Anyone who has carried out scientific research knows that data are uncertain, that much depends on the way they are interpreted, and that all methods have their limitations.[21]

Considering the perspectives on Popper, Kuhn and Feyerabend, it is obvious to see that scientific theories cannot be proven in a way that gives them status of certainty. Applying the concepts developed by Kuhn and Feyerabend, we can see that evolution also faces some theoretical problems, and therefore cannot be considered as certain. For example, language acquisition in human beings has caused theoretical problems for evolution. It is not the place to discuss this at length. However, the fact that human beings seem to have an innate ability to take meagre linguistic input and develop knowledge of language that extends far beyond anything that he has learned, cannot be explained by evolution.[22]  Noam Chomsky a proponent of this perspective on language acquisition argues the difficulty evolution has in providing an adequate explanation,

…it is quite pointless to speculate about the ‘evolution’ of human language from animal communication systems.[23]

Simon M. Kirby the British Computation Linguist also raises the challenges evolution faces concerning the development of language,

This highlights an important and difficult challenge facing the study of language evolution: the need for cooperation between different disciplines and between researchers working on different aspects of the problem. Without this cooperation a satisfactory account of the evolution of human language, and therefore of human language itself, is likely to be elusive.[24]


Naturalism is the view that the super-natural does not exist. The universe is like a box, a closed system, nothing outside can interfere and natural laws are an adequate account for all phenomena. Naturalism is the ontology of most atheists and scientists. They believe that plain cold matter is the source and nature of reality. It has to be made clear here that naturalism is not an epistemological thesis – it doesn’t tell us how to obtain knowledge – it is an ontology, it is the lens with which some people use to describe the source and nature of reality. Therefore, having a naturalistic presupposition is obviously going to skew the way scientific facts and experimental data are interpreted.

Philosophical naturalism faces many issues and therefore should not be used as the lens in which scientific theories are developed. These problems are called ‘recalcitrant facts’. A recalcitrant fact is a fact that resists a theory. For example, if Joe Bloggs was charged with murdering his wife on Sunday 6th January 2013 at 6PM but he could show that he was at a football game outside of the country at the time, the very fact that he was not at the murder scene is a fact that resists the theory that he murdered his wife. So the theory is incoherent and fails. This is true for naturalism. There are many recalcitrant facts that indicate the incoherence of naturalism, some of them include:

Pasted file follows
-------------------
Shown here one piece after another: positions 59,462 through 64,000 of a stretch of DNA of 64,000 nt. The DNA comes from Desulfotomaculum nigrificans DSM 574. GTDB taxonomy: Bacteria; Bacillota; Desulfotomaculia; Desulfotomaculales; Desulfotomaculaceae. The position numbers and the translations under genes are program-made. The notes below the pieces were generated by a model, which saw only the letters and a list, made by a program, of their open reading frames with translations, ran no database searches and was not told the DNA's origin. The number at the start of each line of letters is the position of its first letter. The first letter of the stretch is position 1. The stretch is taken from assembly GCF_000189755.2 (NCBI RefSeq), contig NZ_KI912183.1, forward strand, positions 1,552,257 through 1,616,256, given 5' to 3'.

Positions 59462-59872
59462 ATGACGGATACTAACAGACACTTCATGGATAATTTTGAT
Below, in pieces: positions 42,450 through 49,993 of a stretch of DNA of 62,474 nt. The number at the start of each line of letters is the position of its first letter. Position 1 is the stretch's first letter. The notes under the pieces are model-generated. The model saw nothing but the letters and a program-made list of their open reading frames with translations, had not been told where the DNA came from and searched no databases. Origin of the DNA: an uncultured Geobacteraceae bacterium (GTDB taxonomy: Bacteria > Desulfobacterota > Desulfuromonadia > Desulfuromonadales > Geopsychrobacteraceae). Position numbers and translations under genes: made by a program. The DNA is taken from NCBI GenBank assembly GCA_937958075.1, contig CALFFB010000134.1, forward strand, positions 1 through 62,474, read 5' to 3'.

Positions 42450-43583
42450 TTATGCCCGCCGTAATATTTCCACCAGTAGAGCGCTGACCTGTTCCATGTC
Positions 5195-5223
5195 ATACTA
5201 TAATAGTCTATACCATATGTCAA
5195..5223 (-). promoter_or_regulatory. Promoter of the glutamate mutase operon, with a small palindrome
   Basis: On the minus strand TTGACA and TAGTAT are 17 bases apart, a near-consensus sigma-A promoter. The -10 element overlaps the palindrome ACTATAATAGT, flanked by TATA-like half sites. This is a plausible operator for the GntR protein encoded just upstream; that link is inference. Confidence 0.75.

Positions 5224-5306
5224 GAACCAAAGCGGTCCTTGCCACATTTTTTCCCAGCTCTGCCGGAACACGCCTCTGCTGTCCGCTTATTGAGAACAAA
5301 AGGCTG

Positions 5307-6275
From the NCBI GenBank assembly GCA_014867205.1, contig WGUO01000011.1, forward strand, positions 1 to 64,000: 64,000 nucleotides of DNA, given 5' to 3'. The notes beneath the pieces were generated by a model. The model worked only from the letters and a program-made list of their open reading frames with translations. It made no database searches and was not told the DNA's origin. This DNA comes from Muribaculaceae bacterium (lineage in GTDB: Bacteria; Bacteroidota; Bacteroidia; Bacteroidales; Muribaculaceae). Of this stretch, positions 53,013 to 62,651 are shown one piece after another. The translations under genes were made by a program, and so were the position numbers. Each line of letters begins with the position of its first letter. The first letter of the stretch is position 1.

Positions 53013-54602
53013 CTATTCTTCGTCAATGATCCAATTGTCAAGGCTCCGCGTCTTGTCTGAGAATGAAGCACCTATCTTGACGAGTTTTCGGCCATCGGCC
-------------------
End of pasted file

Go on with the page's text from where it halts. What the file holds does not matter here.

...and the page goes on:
• Consciousness
  • Language acquisition
  • Objective moral truths
  • “Big Bang” cosmology
  • Free Will

Consciousness is an interesting and powerful topic to expose the incoherence of naturalism. For example, a naturalistic ontology cannot explain intentionality which is a product of consciousness. One of the pioneers in the field of Neuroscience Wilder Penfield, explained how when the cerebral cortex of a subject was probed, the subject’s hand would move. The subject was subsequently asked who moved his hand, and he would reply that he didn’t do it, that the neuroscientist did it. If the physical brain was the cause of all conscious activity such as the subject intending to move his hand, then by probing the brain it should also cause the subjective phenomenon of intending to do something. But this wasn’t the case; the subject clearly knew that he did not intend to move his hand. Penfield concluded that there is no place in the cerebral cortex where electrical stimulation will cause a patient to decide.[25]

Although the topic of consciousness requires volumes to be explained and to respond to materialistic objections, the point that to be noted here is that naturalism cannot fully explain consciousness, especially intentionality. The philosopher J. P. Moreland in his essay The Argument from Consciousnessexplains that there is no plausible naturalistic explanation for the emergence of consciousness,

The truth is that naturalism has no plausible way to explain the appearance of emergent mental properties in the cosmos. Ned Block confesses that we have no idea how consciousness could have emerged from nonconsious matter: ‘we have nothing – zilch – worthy of being called a research programme…Researchers are stumped’.[26]

Evolution is a naturalist’s project. Therefore interpretations of the relevant data and observations will be filtered via the metaphysical assumption of naturalism. Since naturalism is incoherent and faces its own philosophical issues, then it follows that evolution – which has been formulated via a naturalist ontology – cannot be certain.


Scientism claims that a proposition is not true if it cannot be scientifically proven. In other words if something cannot be shown to be true via the scientific method, then it is false. There are a few problems with scientism, some of which we have already discussed, for instance:

    • Scientism is self-defeating. Scientism claims that a proposition is not true if it cannot be scientifically proven. But the proposition itself cannot be scientifically proven! It is like saying “there are no sentences in the English language longer than three words” or “I cannot speak one word of English”.
    • Scientism cannot prove necessary truths like mathematics and logic. For example, If P, then Q. P. Therefore, Q[27] and 3 + 3 = 6 are necessary truths and not merely empirical generalisations.
    • Scientism cannot prove moral and aesthetic truths. For example love, beauty, right and wrong.